If you follow any news about the sustainable design of architecture and neighborhoods you have probably come across the term LEED. It stands for Leadership in Energy and Environmental Design, and it’s a series of rating systems created by the United States Green Building Council.
The first LEED Rating System created was for new construction, which focused more on the construction of commercial, institutional, and larger residential buildings. But because having one rating system didn’t allow to take into account the nuances that are specific for a particular building type other rating systems were created.
It’s been argued that these rating systems have just created another layer of bureaucracy within the process of designing and constructing a building, and in some regards those people would be right. It’s already difficult enough to design a building in accordance to pertinent building codes, accessibility codes, and other relevant guidelines. But what these rating systems have done quite successfully is to provide a baseline for measuring the level of sustainability attained by a building. Without any rating system a project could be self-described as a green building because of one aspect of the design, essentially green-washing the project to make it appear it’s more sustainable than it really is.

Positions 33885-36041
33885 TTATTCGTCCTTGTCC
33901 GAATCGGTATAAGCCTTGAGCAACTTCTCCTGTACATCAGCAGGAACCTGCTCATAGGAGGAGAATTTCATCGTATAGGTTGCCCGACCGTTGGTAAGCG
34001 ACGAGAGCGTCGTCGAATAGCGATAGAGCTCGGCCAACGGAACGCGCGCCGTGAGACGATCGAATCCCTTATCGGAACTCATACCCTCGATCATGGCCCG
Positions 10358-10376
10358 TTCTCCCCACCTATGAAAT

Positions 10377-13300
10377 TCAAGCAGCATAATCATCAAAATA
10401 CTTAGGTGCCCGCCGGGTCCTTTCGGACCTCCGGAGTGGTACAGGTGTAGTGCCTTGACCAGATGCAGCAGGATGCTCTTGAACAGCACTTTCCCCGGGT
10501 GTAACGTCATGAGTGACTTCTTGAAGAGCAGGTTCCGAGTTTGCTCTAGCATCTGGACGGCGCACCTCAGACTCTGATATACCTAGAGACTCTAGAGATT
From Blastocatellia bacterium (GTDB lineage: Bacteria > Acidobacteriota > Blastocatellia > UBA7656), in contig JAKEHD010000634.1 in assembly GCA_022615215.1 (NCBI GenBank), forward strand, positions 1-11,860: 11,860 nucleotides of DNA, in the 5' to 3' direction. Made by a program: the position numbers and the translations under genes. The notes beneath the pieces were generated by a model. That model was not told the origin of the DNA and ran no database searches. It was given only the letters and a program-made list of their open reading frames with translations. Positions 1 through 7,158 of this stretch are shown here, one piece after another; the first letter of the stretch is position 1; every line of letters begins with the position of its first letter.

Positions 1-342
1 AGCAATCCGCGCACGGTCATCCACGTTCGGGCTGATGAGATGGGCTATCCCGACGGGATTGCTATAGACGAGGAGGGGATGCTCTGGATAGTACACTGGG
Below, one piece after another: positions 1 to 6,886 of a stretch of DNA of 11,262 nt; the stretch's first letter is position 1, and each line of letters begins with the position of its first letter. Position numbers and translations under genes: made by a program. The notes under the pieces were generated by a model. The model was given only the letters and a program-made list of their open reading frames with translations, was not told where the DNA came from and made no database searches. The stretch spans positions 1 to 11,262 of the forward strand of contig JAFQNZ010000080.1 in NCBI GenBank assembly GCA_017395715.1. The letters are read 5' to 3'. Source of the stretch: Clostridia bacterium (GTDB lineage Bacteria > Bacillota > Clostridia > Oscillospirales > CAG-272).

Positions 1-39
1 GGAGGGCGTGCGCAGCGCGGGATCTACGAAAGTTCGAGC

There is a cost associated with pursuing LEED certification, which essentially promotes the growth of these systems and provides a marketing opportunity for the building. Of course a building can be sustainable without being LEED certified, but if there’s a need to essentially prove your building’s level of sustainability (including charging a premium in selling or leasing your building) it definitely helps to have the legitimacy of LEED certification.
And another important attribute of the LEED Rating Systems is that it’s continuously updated based on newer technologies and current building practices. I’ve worked on a project in the U.S. Southwest that benefited from how the most current version of the rating system defined an urban environment. The previous version defined an urban environment in a manner (i.e. minimum density of 60,000 square feet per acre) that essentially prohibited any project built within cities like Phoenix and Las Vegas from attaining any points related to building a structure in an existing neighborhood. Because this minimum density rarely occurs in some cities the rating system adapted and now provides other baseline measurements.
LEED does create another layer of requirements for designing and constructing a building, but the LEED Rating Systems provides legitimacy to a project’s holistic approach to sustainability.